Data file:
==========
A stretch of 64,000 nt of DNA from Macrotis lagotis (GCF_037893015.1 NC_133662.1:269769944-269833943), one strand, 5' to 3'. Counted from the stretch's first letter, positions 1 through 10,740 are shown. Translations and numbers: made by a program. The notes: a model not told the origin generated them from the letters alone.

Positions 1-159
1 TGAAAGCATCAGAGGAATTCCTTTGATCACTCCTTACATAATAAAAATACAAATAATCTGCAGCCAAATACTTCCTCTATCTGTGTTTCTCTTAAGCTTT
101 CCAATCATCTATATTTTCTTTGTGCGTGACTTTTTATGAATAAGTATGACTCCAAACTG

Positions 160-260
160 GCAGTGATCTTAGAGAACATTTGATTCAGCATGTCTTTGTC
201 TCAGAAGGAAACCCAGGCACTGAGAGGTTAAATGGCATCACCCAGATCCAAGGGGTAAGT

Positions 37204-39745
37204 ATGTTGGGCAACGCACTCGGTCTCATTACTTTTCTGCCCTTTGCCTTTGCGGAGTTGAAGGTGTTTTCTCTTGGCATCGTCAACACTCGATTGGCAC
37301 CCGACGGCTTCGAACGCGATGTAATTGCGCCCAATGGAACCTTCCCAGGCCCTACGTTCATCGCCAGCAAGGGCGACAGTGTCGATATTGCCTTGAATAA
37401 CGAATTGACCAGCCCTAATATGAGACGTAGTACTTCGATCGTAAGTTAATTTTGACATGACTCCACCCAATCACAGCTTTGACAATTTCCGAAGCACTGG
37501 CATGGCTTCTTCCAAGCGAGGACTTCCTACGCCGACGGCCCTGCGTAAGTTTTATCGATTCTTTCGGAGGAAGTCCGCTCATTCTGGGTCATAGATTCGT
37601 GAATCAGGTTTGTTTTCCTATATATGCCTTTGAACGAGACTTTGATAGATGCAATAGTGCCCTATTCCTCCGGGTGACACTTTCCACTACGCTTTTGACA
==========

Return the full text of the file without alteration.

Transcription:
A stretch of 64,000 nt of DNA from Macrotis lagotis (GCF_037893015.1 NC_133662.1:269769944-269833943), one strand, 5' to 3'. Counted from the stretch's first letter, positions 1 through 10,740 are shown. Translations and numbers: made by a program. The notes: a model not told the origin generated them from the letters alone.

Positions 1-159
1 TGAAAGCATCAGAGGAATTCCTTTGATCACTCCTTACATAATAAAAATACAAATAATCTGCAGCCAAATACTTCCTCTATCTGTGTTTCTCTTAAGCTTT
101 CCAATCATCTATATTTTCTTTGTGCGTGACTTTTTATGAATAAGTATGACTCCAAACTG

Positions 160-260
160 GCAGTGATCTTAGAGAACATTTGATTCAGCATGTCTTTGTC
201 TCAGAAGGAAACCCAGGCACTGAGAGGTTAAATGGCATCACCCAGATCCAAGGGGTAAGT

Positions 37204-39745
37204 ATGTTGGGCAACGCACTCGGTCTCATTACTTTTCTGCCCTTTGCCTTTGCGGAGTTGAAGGTGTTTTCTCTTGGCATCGTCAACACTCGATTGGCAC
37301 CCGACGGCTTCGAACGCGATGTAATTGCGCCCAATGGAACCTTCCCAGGCCCTACGTTCATCGCCAGCAAGGGCGACAGTGTCGATATTGCCTTGAATAA
37401 CGAATTGACCAGCCCTAATATGAGACGTAGTACTTCGATCGTAAGTTAATTTTGACATGACTCCACCCAATCACAGCTTTGACAATTTCCGAAGCACTGG
37501 CATGGCTTCTTCCAAGCGAGGACTTCCTACGCCGACGGCCCTGCGTAAGTTTTATCGATTCTTTCGGAGGAAGTCCGCTCATTCTGGGTCATAGATTCGT
37601 GAATCAGGTTTGTTTTCCTATATATGCCTTTGAACGAGACTTTGATAGATGCAATAGTGCCCTATTCCTCCGGGTGACACTTTCCACTACGCTTTTGACA